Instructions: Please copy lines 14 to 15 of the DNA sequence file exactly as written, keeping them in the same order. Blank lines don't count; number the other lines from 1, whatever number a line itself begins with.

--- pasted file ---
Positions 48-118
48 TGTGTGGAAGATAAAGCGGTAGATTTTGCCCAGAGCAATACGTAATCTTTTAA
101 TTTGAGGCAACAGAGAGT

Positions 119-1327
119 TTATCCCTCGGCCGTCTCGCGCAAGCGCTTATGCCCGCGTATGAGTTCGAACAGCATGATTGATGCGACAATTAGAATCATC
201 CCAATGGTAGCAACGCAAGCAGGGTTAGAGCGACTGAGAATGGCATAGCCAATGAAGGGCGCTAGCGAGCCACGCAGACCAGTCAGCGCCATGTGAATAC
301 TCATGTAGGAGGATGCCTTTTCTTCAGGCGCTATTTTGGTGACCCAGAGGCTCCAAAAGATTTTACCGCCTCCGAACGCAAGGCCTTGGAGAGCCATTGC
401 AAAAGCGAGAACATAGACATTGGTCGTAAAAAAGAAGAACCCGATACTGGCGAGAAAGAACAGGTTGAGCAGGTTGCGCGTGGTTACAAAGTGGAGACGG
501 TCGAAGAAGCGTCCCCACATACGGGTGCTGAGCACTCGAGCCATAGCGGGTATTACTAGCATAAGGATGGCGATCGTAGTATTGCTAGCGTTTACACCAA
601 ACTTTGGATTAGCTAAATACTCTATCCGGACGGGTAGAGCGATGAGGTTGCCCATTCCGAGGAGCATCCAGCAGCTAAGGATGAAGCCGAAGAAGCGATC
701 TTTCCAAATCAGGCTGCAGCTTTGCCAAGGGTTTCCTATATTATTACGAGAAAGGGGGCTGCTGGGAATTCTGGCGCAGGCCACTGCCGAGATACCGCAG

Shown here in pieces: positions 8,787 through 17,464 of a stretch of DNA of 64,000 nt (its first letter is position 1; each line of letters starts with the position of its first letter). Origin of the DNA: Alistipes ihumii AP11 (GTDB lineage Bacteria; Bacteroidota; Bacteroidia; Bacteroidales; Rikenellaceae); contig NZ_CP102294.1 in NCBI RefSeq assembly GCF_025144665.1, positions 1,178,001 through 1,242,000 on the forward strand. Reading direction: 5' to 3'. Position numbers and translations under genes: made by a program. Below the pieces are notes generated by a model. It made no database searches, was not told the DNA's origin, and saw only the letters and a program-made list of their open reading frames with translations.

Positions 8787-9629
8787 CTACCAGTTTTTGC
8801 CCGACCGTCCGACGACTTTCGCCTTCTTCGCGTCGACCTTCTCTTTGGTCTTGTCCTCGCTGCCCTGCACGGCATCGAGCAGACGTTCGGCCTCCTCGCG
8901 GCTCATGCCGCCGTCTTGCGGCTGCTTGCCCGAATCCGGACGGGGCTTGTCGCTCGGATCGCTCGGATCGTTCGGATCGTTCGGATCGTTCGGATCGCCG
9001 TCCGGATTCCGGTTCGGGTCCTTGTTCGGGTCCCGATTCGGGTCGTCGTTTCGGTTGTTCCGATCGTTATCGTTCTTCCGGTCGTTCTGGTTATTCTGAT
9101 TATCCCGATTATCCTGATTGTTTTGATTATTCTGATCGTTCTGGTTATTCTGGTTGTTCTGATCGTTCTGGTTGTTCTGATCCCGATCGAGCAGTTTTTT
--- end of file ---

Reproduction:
8787 CTACCAGTTTTTGC
8801 CCGACCGTCCGACGACTTTCGCCTTCTTCGCGTCGACCTTCTCTTTGGTCTTGTCCTCGCTGCCCTGCACGGCATCGAGCAGACGTTCGGCCTCCTCGCG